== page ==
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The Med’s up and coming holiday hotspot

Article - June 27, 2012
Algeria is keen to share its beauty and culture with the world and believes its tourism sector is capable of boosting employment and investment

Algeria has for too long been hidden in the shadows of its neighbours Morocco and Tunisia when it comes to tourism. Decades of civil unrest scared most potential visitors away, preventing successive governments from properly developing the sector. 

However, Algeria is ready to make up for lost time. Due to its newfound stability, it is promoting tourism as an activity that will attract investment, generate employment and finally allow greater numbers of foreigners to enjoy the beauty of Africa’s largest country. 

Located on the shores of one of the most historically important bodies of water and in a region known worldwide for its beauty and climate, Algeria could certainly be capable of competing with its neighbours.

At SITEV 2010, Frederic Perret, the representative of the Secretary-General of the UN World Tourism Organisation, said that thanks to its “Mediterranean beaches, its fascinating Djurdjura [National Park] and its human, cultural and historical treasures” Algerian tourism holds significant potential.

Smail Mimoune, Minister of Tourism and Handicrafts, believes Algeria offers three key features that appeal to travellers: authenticity, originality and diversity. Indeed, tourism professionals call Algeria “the land of all types of tourism” and this is why the government wants to exploit its comparative advantages “in contrast to other Mediterranean destinations, which are increasingly saturated,” says Mr Mimoune, “so that we can propose trips to the international markets during the whole year, as well as offers adapted to the consumers’ motivations and demands.”

He highlights Algeria’s adventure and scenery tourism – as this is home to the most beautiful parts of the Sahara, in what could be regarded as the largest open-air museum in the world – as well as coastal tourism.

Algeria, the Minister says, has some of the most attractive and better-preserved coastlines in the Mediterranean, along with excellent opportunities for cultural, urban, niche and well-being tourism. 

Top spots to visit in Algeria

With its turquoise waters, sand dunes, vast deserts and impressive mountain ranges, Algeria is a land of striking contrasts and home to six UNESCO World Heritage Sites.

The Djurdura National Park lies within the Atlas Mountains and encompasses green valleys that boast colourful carpets of flowers in springtime, snow-capped mountains, babbling brooks and streams that lead into dark blue lakes. The park is also home to a magnificent range of animals.

Another park not to be missed is the Belezma National Park, one of the most important in the country. Here 447 species of flora – including lush forests of cedar and oak – and 309 species of fauna live, of which 59 are protected.

The 11th century Beni Hammad Fort, declared a World Heritage Site in 1980, is located in the mountains northeast of M’Sila at an elevation of 4,650 feet. UNESCO describes it as ‘an authentic picture of a fortified Muslim city’ and has a 4.3 mile-long line of walls.

Another 11th century monument is the Great Mosque of Tlemcen, one of the best preserved examples of Almoravid architecture. The mosque is located in a large town of the same name, which is renowned as a historical centre of music and art.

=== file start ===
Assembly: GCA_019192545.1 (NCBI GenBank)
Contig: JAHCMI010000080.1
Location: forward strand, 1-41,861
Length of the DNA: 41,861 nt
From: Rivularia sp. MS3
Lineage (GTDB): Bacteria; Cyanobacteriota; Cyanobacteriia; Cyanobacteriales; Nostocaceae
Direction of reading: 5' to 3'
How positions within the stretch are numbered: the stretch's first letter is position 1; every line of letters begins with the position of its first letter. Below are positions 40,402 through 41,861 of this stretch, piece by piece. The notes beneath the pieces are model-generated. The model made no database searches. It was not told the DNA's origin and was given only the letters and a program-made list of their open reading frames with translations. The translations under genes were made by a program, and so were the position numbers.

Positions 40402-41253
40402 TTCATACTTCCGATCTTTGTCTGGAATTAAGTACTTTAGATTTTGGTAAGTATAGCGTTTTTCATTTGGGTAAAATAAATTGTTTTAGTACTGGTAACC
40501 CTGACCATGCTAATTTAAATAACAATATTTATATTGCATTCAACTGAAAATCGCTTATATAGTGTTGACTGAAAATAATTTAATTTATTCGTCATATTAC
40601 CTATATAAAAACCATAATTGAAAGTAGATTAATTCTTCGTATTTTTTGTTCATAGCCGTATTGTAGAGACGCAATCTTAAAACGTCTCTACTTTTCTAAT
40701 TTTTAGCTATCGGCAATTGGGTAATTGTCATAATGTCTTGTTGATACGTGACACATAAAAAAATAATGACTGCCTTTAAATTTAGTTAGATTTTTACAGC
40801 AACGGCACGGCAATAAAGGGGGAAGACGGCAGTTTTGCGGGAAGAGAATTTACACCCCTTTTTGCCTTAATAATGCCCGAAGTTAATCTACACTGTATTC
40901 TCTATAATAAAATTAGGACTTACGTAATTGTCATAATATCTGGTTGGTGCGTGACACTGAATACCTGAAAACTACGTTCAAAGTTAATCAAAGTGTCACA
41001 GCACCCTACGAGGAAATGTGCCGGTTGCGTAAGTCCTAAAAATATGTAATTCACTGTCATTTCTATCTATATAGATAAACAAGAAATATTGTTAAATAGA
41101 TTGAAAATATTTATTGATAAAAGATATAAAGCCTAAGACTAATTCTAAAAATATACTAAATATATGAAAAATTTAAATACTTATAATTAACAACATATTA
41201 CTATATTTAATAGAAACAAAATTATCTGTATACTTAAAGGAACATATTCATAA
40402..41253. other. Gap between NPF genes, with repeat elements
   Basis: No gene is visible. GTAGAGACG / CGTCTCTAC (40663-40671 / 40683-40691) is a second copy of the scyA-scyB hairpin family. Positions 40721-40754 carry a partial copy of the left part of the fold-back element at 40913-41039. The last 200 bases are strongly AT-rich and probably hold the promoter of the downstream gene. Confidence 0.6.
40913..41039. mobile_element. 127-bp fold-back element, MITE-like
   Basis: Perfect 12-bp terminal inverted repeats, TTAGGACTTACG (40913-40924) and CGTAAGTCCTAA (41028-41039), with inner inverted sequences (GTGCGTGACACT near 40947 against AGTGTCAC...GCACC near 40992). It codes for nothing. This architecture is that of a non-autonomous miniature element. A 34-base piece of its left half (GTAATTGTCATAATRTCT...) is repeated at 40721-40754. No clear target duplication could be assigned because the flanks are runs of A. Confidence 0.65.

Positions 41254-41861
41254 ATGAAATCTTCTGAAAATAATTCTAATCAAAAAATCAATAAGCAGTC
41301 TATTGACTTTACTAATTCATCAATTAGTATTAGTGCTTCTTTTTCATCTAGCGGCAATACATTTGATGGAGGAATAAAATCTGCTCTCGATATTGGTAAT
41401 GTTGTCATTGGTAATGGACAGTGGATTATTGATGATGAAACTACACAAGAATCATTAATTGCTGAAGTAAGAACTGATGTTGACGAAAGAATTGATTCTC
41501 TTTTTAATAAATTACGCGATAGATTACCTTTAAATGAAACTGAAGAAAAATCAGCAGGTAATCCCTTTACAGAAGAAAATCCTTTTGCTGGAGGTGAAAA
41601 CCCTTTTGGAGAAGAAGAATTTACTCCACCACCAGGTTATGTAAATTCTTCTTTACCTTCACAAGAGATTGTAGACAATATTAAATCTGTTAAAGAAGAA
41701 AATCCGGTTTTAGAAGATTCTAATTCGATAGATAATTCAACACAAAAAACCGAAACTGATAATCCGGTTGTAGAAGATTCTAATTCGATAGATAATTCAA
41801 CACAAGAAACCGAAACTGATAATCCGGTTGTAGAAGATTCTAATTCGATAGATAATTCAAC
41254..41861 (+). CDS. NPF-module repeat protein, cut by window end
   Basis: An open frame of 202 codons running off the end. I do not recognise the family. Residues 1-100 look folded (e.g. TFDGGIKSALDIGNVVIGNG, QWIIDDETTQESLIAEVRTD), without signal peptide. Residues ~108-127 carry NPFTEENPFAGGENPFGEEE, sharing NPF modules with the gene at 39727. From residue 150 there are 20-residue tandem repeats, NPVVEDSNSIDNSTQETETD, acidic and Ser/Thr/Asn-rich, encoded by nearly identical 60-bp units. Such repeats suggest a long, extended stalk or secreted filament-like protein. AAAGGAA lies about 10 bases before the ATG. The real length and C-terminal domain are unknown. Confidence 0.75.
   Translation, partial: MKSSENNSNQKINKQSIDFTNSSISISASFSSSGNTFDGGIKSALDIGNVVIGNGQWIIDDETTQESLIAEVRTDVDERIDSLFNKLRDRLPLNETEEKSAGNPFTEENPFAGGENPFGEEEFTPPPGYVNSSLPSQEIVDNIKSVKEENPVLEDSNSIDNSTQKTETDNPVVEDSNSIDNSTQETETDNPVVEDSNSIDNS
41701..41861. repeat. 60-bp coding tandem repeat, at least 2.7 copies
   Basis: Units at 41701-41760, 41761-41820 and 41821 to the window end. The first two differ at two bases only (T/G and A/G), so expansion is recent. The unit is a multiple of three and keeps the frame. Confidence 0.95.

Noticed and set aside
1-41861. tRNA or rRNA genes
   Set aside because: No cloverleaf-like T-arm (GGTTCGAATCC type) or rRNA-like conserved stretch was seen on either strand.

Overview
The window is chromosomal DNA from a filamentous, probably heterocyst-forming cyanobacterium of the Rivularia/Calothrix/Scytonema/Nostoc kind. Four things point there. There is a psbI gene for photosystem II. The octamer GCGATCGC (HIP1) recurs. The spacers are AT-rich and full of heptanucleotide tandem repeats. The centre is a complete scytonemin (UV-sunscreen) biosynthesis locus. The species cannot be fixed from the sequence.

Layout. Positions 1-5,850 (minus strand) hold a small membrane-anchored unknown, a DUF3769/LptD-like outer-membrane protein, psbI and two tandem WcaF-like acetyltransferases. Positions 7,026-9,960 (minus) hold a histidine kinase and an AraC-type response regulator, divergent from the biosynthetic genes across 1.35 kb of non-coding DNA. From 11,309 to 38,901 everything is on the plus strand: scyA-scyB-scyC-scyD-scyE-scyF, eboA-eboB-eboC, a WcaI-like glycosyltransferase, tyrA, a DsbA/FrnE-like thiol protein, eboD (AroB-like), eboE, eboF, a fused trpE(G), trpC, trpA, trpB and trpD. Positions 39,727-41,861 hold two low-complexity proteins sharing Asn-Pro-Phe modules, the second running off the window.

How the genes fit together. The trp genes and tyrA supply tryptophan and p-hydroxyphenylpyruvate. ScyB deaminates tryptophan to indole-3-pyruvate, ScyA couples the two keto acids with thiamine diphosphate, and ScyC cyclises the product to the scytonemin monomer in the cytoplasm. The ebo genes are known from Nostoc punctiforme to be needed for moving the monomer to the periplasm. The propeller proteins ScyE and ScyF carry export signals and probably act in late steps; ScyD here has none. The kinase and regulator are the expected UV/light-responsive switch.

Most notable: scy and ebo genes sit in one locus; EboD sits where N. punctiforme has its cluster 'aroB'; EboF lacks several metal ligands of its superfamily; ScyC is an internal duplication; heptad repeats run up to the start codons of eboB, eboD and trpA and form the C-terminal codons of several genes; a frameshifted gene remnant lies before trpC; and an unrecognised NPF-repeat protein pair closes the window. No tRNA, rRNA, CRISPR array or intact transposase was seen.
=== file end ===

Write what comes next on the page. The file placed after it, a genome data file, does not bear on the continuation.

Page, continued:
Fans of Roman ruins will enjoy Djemila, Timgad and Tipaza, all World Heritage Sites.

A mountain village near the northern coast, Djemila has a delightful collection of Berbero-Roman ruins that date back to the first century AD. Timgad was a Roman colonial town in the Aures mountains. Tipaza was a Roman city built on three small hills overlooking the sea. Here, the ruins of three Christian churches still stand, as well as two cemeteries, baths, a theatre, amphitheatre and nymphaeum. 

Other fascinating monuments and parks include the Casbah of Algiers and the limestone M’zab Valley, which UNESCO calls an intact example of traditional human habitat perfectly adapted to the environment.

Lovers of sun and sand of course have thousands of miles of coastline to enjoy, though perhaps the most beautiful stretch is what is known as the Turquoise Coast. Not far from Algiers, this area is known for its stunning rocky coves and sandy beaches, overlooked by cypress, cork oaks and olive trees.


David Elkington
05/07/2012  |  5:47
100% of 1

Thank you for the page on Algerian culture and tourism in your supplement. Having visited the Roman sites in Algeria three years ago I thoroughly endorse your remarks. Algeria is a most beautiful country and I hope to return soon.
There are two areas where improvements could be made, and I would like these to be submitted to the Minister of Culture.
1. On our visit - two museums - the Bardo in Algiers and the museum at Cherchel were closed. Please, is it not possible to keep most of your museums open whilst renovation work carries on in individual galleries.
2. Please allow photographs to be taken. Visitors travel hundreds of miles to see your treasures, and are not allowed to take photographs of them. We don't mind paying a fee. We don't mind signing copyright acknowledgements, but please allow photographs. There are not even photographs, postcards or slides that can be purchased.
Your country is so lovely - please allow us to convey the beauty of your museums to our friends and colleagues.
David Elkington
Schoolteacher in South West England.